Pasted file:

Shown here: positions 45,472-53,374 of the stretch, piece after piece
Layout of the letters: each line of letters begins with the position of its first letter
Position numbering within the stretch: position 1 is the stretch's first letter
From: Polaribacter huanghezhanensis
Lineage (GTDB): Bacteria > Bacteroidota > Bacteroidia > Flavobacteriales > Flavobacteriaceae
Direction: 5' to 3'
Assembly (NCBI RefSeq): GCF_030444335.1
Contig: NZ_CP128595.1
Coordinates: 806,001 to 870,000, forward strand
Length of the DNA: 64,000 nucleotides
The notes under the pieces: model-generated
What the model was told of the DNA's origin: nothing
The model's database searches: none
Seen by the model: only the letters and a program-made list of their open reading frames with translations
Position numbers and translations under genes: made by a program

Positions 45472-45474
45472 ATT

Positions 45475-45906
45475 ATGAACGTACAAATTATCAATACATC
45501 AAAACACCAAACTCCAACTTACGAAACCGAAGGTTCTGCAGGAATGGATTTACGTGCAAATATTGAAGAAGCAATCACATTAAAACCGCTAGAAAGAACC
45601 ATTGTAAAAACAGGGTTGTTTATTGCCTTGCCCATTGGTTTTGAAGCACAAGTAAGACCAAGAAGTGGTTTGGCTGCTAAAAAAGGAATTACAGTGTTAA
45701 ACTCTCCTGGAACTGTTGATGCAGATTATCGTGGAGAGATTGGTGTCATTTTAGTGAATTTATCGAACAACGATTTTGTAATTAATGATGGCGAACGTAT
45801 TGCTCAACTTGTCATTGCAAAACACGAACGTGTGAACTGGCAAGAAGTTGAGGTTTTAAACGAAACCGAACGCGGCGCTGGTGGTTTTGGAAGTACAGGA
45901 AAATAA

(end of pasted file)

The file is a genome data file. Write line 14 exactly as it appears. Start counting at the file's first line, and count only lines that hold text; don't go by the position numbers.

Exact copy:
Seen by the model: only the letters and a program-made list of their open reading frames with translations